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Title: Processing of Holliday junctions by RuvABC: An overview

Abstract

The past two to three years have seen significant progress in our understanding of the late steps of genetic recombination and the recombinational repair of DNA damage. In particular, studies of the bacterial RuvA, RuvB, and RuvC proteins now provide a biochemical basis for reactions required for the processing of recombination intermediates into recombinant products. This article will provide a brief overview of recent progress. Previous studies showed that the initiation of recombination in E. coli involves the formation of single-stranded DNA, and detailed biochemical studies of the RecA protein of E. coli provide a reasonable understanding of the molecular processes involved in DNA pairing and the formation of a heteroduplex joint by strand exchange. Following the action of RecA protein, recombination intermediates need to be processed into recombinant DNA. First, the joint (or Holliday function) needs to be moved along the DNA to generate tracts of heteroduplex DNA. This process, called branch migration, was thought to be rapid and to occur spontaneously by a process involving rotary diffusion. In the next step, the two interacting DNA molecules need to be separated, and it was thought that cells might contain a specific endonuclease that could target and resolve Holliday junctions.

Authors:
 [1]
  1. Clare Hall Labs., South Mimms (United Kingdom)
Publication Date:
Research Org.:
New York Academy of Sciences, New York, NY (United States)
OSTI Identifier:
134845
Report Number(s):
CONF-9307221-
TRN: 95:007741-0011
Resource Type:
Conference
Resource Relation:
Conference: DNA damage: effects on DNA structure and protein recognition, Burlington, VT (United States), 31 Jul - 4 Aug 1993; Other Information: PBD: 1994; Related Information: Is Part Of DNA damage: Effects on DNA structure and protein recognition; Wallace, S.S.; Van Houten, B.; Kow, Yoke Wah [eds.]; PB: 395 p.
Country of Publication:
United States
Language:
English
Subject:
55 BIOLOGY AND MEDICINE, BASIC STUDIES; GENES; GENE RECOMBINATION; DNA; DNA REPAIR; GENETIC EFFECTS; STRUCTURE-ACTIVITY RELATIONSHIPS; ESCHERICHIA COLI; PROTEINS; ENDONUCLEASES; DIMERS

Citation Formats

West, S C. Processing of Holliday junctions by RuvABC: An overview. United States: N. p., 1994. Web.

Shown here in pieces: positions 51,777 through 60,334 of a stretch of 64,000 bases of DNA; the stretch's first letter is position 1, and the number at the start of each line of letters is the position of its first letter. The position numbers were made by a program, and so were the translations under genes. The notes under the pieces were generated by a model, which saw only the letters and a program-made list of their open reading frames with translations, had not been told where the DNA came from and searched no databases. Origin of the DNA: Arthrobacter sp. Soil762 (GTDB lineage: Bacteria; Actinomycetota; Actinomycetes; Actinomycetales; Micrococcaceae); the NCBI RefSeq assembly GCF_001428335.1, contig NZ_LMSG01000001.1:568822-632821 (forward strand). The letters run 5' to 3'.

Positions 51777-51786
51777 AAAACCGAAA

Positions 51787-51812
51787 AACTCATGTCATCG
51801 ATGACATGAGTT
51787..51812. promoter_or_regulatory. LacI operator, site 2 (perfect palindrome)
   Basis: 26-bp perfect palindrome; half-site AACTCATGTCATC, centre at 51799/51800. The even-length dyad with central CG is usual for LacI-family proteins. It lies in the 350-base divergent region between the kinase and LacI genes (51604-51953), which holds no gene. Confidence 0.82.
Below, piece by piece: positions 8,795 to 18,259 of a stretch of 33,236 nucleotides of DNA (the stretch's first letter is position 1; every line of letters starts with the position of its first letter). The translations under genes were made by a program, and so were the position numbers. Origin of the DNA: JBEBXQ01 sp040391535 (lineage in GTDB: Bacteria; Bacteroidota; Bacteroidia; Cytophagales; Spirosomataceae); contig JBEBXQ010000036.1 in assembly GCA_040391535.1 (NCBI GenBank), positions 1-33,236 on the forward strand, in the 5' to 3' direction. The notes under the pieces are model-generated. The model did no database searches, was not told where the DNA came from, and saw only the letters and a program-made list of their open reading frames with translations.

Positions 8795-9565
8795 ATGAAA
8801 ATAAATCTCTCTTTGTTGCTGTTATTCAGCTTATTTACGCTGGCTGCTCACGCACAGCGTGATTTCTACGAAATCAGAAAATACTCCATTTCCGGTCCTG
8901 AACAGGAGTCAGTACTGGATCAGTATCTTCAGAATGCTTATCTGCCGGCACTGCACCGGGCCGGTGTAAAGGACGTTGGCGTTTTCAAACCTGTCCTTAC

West, S C. Processing of Holliday junctions by RuvABC: An overview. United States.
West, S C. Sat . "Processing of Holliday junctions by RuvABC: An overview". United States.
@article{osti_134845,
title = {Processing of Holliday junctions by RuvABC: An overview},
author = {West, S C},
abstractNote = {The past two to three years have seen significant progress in our understanding of the late steps of genetic recombination and the recombinational repair of DNA damage. In particular, studies of the bacterial RuvA, RuvB, and RuvC proteins now provide a biochemical basis for reactions required for the processing of recombination intermediates into recombinant products. This article will provide a brief overview of recent progress. Previous studies showed that the initiation of recombination in E. coli involves the formation of single-stranded DNA, and detailed biochemical studies of the RecA protein of E. coli provide a reasonable understanding of the molecular processes involved in DNA pairing and the formation of a heteroduplex joint by strand exchange. Following the action of RecA protein, recombination intermediates need to be processed into recombinant DNA. First, the joint (or Holliday function) needs to be moved along the DNA to generate tracts of heteroduplex DNA. This process, called branch migration, was thought to be rapid and to occur spontaneously by a process involving rotary diffusion. In the next step, the two interacting DNA molecules need to be separated, and it was thought that cells might contain a specific endonuclease that could target and resolve Holliday junctions.},
doi = {},
journal = {},
number = ,
volume = ,
place = {United States},
year = {1994},
month = {12}
}

Conference:
Other availability
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